Air France may pull out of Alitalia rescue deal

The Local Italy
The Local Italy - [email protected] • 8 Feb, 2019 Updated Fri 8 Feb 2019 14:17 CEST
Air France may pull out of Alitalia rescue deal

Air France is pulling out of a deal that would save struggling Italian airline Alitalia for “political reasons”, Italian media reports.


The Ferrovie dello Statto (FS) rail group, which is handling the deal, had yesterday been expecting a formal commitment from the Air France-KLM board, which has been considering a part in the deal alongside Delta airlines.

But no commitment came from Paris, FS said.

Il Sole 24 Ore reported that there were political reasons behind Air France’s sudden U-turn on the planned deal, amid an escalating diplomatic row between France and Italy.

The apparent change of heart comes following the French ambassador to Rome's recall to Paris this week amid growing tension between the two governments.

(L-R) Italy's Interior Minister and deputy PM Matteo Salvini, French President Emmanuel Macron, and Italian co-deputy PM Luigi Di Maio. Photo: AFP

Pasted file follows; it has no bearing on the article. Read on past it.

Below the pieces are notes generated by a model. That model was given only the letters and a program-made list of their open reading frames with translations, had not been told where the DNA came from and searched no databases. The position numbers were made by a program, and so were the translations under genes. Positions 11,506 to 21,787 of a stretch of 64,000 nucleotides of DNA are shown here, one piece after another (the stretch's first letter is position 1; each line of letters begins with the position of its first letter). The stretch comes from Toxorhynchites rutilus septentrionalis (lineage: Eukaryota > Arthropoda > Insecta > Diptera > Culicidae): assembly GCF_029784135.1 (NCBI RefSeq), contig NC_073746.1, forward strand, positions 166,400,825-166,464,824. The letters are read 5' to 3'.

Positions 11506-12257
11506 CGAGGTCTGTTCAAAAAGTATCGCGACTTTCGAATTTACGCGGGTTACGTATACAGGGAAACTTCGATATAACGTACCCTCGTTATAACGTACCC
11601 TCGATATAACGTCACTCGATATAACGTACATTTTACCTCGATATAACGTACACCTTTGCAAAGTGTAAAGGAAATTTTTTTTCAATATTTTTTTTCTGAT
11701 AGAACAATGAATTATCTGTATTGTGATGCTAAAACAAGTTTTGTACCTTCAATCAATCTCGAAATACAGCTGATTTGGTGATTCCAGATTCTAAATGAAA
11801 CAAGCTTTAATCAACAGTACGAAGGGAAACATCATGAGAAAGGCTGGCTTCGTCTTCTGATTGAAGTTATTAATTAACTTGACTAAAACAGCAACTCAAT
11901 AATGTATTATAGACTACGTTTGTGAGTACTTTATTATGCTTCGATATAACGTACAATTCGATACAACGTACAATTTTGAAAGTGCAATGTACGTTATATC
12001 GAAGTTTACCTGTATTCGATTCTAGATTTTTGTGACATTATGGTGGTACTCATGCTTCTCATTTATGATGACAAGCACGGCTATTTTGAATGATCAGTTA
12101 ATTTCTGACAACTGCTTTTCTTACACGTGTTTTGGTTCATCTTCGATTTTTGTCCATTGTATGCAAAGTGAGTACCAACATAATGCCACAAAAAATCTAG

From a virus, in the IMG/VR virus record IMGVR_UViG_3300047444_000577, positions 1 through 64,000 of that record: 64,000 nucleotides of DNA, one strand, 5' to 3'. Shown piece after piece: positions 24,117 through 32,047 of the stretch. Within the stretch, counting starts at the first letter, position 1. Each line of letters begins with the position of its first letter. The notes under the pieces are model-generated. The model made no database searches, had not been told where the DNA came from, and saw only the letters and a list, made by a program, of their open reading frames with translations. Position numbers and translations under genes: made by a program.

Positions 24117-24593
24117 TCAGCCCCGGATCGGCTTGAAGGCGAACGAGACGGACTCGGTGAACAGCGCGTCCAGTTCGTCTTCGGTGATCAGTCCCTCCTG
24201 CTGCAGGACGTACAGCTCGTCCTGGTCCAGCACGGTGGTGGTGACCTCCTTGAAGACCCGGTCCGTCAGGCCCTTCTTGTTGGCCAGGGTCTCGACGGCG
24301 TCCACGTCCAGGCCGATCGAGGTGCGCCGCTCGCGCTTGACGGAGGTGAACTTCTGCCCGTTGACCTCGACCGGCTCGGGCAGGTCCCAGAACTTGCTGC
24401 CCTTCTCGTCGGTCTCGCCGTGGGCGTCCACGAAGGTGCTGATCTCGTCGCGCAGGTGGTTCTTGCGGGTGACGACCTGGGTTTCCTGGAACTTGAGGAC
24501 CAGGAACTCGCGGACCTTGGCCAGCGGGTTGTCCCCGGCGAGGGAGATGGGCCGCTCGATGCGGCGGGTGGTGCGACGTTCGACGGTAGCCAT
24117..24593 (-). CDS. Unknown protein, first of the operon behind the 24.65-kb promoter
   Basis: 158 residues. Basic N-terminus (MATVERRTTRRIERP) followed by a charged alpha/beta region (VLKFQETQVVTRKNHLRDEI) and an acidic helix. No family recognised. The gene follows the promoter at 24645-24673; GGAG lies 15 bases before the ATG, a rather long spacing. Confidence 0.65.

"If true, this makes Alitalia's situation much more difficult to resolve," said political scientist Dr Daniele Albertazzi, commenting on the news on Twitter.

With the European Parliament vote looming in May, Eurosceptic Italian deputy prime ministers Matteo Salvini and Luigi Di Maio have mounted a series of increasingly personal attacks on Macron in recent months, with Salvini denouncing him as a "terrible president".

The news came as Di Maio defended his recent meeting with French 'yellow vest' protesters, which has sparked the biggest crisis between France and Italy since the end of World War II.

But Di Maio was quick to reject claims that the Alitalia deal was off.

"I've been following the Alitalia dossier for several months, and Air France's enthusiasm has not cooled now," Di Maio told reporters in Abruzzo today.

American airline Delta was reportedly ready to acquire 40 percent of Alitalia together with the French-Dutch carrier.

The share would be divided equally, with 20 percent going to Delta and 20 percent to Air France-KLM. 51 percent of the company would be owned by FS and other public bodies.

The airline, founded in 1947, has been suffering a steady decline over the last two decades. In 2008, then-PM Silvio Berlusconi staved off an attempt by Air France to buy the airline. 

In 2017 the company went into administration, with several rescue plans having failed since then.

READ MORE: Did Italy illegally bail out Alitalia? EU investigates 


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